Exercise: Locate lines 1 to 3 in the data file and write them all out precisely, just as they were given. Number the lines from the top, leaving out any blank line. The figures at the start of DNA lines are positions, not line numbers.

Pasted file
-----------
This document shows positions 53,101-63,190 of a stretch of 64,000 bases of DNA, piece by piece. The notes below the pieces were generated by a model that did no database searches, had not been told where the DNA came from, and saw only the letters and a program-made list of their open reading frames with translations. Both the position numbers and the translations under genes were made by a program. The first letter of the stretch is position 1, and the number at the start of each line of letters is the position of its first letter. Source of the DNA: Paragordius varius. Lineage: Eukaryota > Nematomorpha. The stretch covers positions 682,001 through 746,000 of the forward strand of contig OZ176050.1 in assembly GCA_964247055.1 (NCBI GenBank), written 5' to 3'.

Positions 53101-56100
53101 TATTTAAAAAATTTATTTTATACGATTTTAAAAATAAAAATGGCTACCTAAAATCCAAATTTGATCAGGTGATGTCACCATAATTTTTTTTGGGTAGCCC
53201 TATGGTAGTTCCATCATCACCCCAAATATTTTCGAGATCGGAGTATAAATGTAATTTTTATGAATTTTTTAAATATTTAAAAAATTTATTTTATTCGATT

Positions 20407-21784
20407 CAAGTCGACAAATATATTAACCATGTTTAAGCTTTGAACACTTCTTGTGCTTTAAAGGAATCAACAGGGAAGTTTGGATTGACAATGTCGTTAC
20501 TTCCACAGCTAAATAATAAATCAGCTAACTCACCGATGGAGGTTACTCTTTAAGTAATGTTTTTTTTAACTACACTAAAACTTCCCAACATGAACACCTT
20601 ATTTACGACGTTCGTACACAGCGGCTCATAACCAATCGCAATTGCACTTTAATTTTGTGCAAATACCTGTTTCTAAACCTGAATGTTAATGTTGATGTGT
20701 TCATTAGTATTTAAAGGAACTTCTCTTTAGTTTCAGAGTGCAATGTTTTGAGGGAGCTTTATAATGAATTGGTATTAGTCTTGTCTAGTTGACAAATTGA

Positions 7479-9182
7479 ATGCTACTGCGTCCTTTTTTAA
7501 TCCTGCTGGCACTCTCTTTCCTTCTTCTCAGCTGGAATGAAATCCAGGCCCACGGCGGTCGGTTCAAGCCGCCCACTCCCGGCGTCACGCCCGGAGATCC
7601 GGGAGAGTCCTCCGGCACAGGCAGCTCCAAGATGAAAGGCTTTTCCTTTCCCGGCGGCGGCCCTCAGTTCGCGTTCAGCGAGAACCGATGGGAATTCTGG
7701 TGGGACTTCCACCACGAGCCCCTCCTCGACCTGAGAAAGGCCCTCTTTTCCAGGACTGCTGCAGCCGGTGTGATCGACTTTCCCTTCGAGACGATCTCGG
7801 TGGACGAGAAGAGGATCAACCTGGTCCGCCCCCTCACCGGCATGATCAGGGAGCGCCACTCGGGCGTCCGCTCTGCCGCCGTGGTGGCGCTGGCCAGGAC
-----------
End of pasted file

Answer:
This document shows positions 53,101-63,190 of a stretch of 64,000 bases of DNA, piece by piece. The notes below the pieces were generated by a model that did no database searches, had not been told where the DNA came from, and saw only the letters and a program-made list of their open reading frames with translations. Both the position numbers and the translations under genes were made by a program. The first letter of the stretch is position 1, and the number at the start of each line of letters is the position of its first letter. Source of the DNA: Paragordius varius. Lineage: Eukaryota > Nematomorpha. The stretch covers positions 682,001 through 746,000 of the forward strand of contig OZ176050.1 in assembly GCA_964247055.1 (NCBI GenBank), written 5' to 3'.

Positions 53101-56100
53101 TATTTAAAAAATTTATTTTATACGATTTTAAAAATAAAAATGGCTACCTAAAATCCAAATTTGATCAGGTGATGTCACCATAATTTTTTTTGGGTAGCCC